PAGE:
A Round Rock woman said she’s noticed a growing problem of rats in her neighborhood, and she’s not the only one.
"Usually, we'll have them. Usually here, and then we usually put one like along the fence,” said Melanie Foster as she shows KVUE the rat traps she sets out in her yard each night. "This is insane when you've already killed 25 and you're still seeing rats in your yard. It's a bigger issue.”
She showed KVUE, the rat droppings around her patio furniture, and said she's seen the rodents roaming the neighborhood.
"To have to set a trap every night and to have to go the next morning, and to try to do that isn't fun,” said Foster. "I get it all summer long. I get it all winter long, but it's gotten worse. It's actually to where, solely, I'm actually seeing them in the daytime now.”
Foster has lived in her Round Rock home for more than 10 years, but in the past four or five years, she's seen the rat problem in her neighborhood get worse.
"This year has been the worst -- more activity. Right now, if you go in the backyard, you can see where they've been. You can see their path,” said Foster.
She thought it may be just a problem in her neighborhood, until she looked at Facebook.
"When I saw how many people were having issues, I realized it was a real big issue,” said Foster.
She showed KVUE a few of the postings from a Round Rock community page.
"They actually had one in their house that they killed,” said Foster with one photo.
Some of the pictures are unbelievable.
“That's a big rat,” said Foster as she looked at a man holding a rat he allegedly caught in his Round Rock home.
Foster said the postings are coming from all over the city.
"So you're talking about from Brushy Creek, Stony Point, all the way back here. It's a bigger issue than just a single home,” said Foster.
“When you're starting to see them during the day, there's something wrong,” said Brian Kelly, with ABC home and commercial services.
Kelly said they've had to increase their staffing after seeing a 40 percent boost in rodent calls in the past few years.
He said the rat population in Central Texas has exploded, specifically in North Austin and Round Rock.
According to Kelly, that's caused by two things: one being years of rain, creating a lush habitat.
"What water means is habitat, and so as habitat gets better, populations explode,” said Kelly.
He also said another factor is all of the new development and construction in sites that were once open fields and homes for the rats.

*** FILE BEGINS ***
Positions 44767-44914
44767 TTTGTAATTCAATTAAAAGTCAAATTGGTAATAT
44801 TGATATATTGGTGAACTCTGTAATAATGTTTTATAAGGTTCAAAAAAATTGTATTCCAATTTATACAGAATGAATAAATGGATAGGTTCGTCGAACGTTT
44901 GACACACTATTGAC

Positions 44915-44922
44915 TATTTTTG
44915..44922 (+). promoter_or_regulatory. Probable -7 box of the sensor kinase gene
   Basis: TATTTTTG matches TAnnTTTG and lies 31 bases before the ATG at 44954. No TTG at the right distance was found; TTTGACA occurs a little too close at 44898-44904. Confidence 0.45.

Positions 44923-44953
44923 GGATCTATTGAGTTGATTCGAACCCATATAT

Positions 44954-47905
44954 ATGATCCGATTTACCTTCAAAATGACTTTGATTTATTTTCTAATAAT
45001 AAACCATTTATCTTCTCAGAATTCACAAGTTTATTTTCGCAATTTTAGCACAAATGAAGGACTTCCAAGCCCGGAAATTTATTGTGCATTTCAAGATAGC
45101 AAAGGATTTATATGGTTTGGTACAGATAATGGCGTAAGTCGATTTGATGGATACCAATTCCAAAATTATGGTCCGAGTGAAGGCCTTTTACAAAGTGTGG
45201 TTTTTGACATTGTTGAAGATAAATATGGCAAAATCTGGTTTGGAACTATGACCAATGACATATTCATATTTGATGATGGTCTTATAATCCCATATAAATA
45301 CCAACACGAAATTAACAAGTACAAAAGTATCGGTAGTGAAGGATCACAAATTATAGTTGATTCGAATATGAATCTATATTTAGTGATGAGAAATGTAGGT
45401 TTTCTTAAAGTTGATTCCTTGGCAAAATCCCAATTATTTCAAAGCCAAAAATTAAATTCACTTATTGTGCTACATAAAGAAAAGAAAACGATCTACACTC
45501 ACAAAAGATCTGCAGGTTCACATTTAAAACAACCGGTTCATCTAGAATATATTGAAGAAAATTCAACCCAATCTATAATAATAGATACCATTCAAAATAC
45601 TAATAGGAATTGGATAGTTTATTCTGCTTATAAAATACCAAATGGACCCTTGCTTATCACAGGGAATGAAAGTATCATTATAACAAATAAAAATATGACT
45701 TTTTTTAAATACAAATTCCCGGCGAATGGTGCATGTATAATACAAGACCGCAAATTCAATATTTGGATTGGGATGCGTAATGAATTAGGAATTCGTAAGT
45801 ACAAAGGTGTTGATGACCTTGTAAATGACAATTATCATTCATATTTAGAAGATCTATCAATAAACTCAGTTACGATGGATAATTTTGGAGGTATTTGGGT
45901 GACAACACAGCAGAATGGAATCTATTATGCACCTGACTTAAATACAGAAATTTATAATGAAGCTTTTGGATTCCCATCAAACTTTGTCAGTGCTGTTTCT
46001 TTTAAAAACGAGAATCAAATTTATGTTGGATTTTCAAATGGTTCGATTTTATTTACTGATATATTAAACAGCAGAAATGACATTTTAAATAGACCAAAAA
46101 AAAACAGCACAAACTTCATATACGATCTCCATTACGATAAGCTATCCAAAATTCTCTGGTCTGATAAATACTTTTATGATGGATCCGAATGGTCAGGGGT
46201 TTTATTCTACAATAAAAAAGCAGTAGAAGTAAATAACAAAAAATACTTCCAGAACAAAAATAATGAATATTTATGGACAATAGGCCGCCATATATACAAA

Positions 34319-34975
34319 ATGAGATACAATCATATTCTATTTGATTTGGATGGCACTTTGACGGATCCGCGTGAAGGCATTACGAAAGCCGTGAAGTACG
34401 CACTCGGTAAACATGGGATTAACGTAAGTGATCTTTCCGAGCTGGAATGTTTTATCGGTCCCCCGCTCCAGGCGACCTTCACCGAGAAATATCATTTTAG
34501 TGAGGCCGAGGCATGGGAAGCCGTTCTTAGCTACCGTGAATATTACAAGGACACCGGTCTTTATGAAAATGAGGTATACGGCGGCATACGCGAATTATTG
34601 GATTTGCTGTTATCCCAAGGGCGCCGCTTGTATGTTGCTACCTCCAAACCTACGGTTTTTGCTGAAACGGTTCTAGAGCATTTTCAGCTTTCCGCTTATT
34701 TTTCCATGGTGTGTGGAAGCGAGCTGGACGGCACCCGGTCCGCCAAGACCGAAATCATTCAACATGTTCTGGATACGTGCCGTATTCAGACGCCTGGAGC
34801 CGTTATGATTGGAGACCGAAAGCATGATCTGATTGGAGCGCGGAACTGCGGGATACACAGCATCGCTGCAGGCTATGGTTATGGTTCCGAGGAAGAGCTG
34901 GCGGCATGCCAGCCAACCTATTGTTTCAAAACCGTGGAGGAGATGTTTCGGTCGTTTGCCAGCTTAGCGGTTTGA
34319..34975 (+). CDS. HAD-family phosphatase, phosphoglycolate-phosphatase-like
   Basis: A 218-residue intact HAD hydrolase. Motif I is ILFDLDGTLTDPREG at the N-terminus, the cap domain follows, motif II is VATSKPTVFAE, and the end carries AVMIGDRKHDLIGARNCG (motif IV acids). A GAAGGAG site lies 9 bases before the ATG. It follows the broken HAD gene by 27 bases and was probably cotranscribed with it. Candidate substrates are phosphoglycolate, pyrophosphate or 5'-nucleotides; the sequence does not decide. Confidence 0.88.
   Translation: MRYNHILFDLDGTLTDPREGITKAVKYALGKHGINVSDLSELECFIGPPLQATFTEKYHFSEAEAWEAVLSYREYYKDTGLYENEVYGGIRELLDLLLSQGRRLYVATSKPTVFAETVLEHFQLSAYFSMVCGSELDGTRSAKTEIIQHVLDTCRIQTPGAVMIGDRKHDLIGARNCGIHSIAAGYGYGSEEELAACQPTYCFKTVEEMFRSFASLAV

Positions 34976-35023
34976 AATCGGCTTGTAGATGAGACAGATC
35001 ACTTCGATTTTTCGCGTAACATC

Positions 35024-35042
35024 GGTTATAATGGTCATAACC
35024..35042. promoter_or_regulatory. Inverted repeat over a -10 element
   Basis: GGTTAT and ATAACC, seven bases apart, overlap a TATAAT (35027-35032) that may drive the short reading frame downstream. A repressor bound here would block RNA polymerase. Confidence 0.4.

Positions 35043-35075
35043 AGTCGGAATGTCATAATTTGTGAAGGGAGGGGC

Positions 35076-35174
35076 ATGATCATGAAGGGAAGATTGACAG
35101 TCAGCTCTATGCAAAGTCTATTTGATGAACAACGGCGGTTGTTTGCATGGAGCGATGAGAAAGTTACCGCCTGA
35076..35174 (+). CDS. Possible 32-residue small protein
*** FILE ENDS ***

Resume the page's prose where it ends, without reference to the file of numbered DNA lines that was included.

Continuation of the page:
"When conditions are all favorable, they're fat and happy,” said Kelly.
Kelly said there are several things you can do to help like cleaning up debris around your home, not leaving pet food outside, and sealing openings in your house.
"It's usually worse during the cold weather. They're breeding year round. But normally as it gets colder, it drives them in,” said Kelly.
Kelly said often times customers with rodent problems wait too long to call for help.
"The consequence of waiting too long is damaging the structure," said Kelly.
According to ABC, Common signs of a rodent infestation include:
- Droppings: These pellets are often left behind in places where food is stored, such as kitchen cabinets or pantries, as well as under sinks, inside chewed cardboard boxes, along baseboards and on top of wall beams.
- Gnaw marks: Mice are known to bite through walls, wood and wires. The damage to wiring within walls can increase the risk of a house fire.
- Nests: Rodents prefer to nest in dark, secluded areas where there is little chance of disturbance. Be on the lookout for shredded paper products, cotton, packing materials and other fabrics, as house mice like to build nests out of these materials.
- Rub marks: Rats tend to leave dark grease or dirt marks — from their oily fur — along walls and floorboards as they follow a trail throughout the home between their nest and food.
- Strange noises: Scurrying in the walls or in the attic could mean a rodent family is present. Rodents are especially fond of attics as it’s an insulated area for nest building.
KVUE spoke to the City of Round Rock, who said this isn’t an animal control problem because rats don't carry rabies.
But according to the Center for Disease Control, they can spread more than 35 other diseases to humans.
You can read about that here.
As for Foster, she just wants her happy home to be just for her family.
"I love where I live, but I don't want to live here with rats,” said Foster.